Nonrestored devitalized teeth are structurally compromised and represent one of the greatest challenges for the clinician. Restoration of endodontically treated teeth has been associated with the use of posts. Various post materials and designs have been introduced over the years; however, motivated by the desire to conserve the remaining sound tooth structure and thanks to properties of modern adhesive systems, clinicians have re-evaluated the dogma of traditional restorative dentistry and seek alternative methods to build up devitalized teeth. The use of direct Ultra High Molecular Weight Polyethylene (UHMWPE) fiber-reinforced post systems is becoming popular among clinicians because enlargement of the root canal space is not required and the risk of root perforation eliminated. This article presents an experimental clinical technique to reconstruct severely damaged endodontically treated posterior teeth using direct fiber reinforced post systems. Particular attention is paid to the incremental and curing techniques adopted to build up the restoration. The problems that clinicians can encounter in bonding to teeth that have undergone endodontic treatment are also analyzed. Questions that have yet to be answered by scientific research are presented.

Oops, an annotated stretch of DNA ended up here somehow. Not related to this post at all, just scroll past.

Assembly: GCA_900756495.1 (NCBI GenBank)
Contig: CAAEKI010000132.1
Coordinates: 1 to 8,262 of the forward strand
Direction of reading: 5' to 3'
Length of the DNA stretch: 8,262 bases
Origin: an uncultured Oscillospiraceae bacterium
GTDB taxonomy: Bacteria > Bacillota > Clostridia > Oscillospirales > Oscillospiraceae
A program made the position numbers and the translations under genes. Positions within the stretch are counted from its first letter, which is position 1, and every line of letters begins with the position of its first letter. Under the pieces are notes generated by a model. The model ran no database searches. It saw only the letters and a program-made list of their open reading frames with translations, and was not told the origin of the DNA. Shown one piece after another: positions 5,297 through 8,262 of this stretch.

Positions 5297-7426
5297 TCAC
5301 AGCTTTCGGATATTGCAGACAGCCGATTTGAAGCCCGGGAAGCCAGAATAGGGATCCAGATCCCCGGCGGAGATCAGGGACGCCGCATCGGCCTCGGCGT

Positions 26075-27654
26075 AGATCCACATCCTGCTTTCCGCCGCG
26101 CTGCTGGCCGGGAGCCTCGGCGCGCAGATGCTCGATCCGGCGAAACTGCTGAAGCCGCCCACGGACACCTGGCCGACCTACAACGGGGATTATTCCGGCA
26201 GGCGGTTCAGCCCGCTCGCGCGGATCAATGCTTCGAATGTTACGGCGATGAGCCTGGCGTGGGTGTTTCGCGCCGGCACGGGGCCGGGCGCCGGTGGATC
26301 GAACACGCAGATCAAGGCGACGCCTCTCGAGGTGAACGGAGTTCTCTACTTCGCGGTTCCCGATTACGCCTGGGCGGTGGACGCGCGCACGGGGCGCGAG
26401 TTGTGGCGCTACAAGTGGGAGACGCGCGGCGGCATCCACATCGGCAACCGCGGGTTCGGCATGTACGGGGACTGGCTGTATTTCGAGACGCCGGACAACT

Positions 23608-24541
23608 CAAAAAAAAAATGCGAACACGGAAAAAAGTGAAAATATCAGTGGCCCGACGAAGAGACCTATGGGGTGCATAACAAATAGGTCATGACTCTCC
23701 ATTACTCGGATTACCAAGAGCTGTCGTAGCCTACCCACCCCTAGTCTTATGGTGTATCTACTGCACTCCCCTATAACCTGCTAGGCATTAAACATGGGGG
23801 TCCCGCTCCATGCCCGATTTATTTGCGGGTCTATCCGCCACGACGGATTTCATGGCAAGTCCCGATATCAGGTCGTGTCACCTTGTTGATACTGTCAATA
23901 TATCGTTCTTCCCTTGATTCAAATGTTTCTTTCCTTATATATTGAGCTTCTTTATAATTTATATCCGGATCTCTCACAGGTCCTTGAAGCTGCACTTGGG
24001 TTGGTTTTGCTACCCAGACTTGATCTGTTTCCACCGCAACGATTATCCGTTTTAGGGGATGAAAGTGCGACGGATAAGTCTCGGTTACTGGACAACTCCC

Keywords: adhesive system, composite resin, Class II restoration, devital teeth, post and core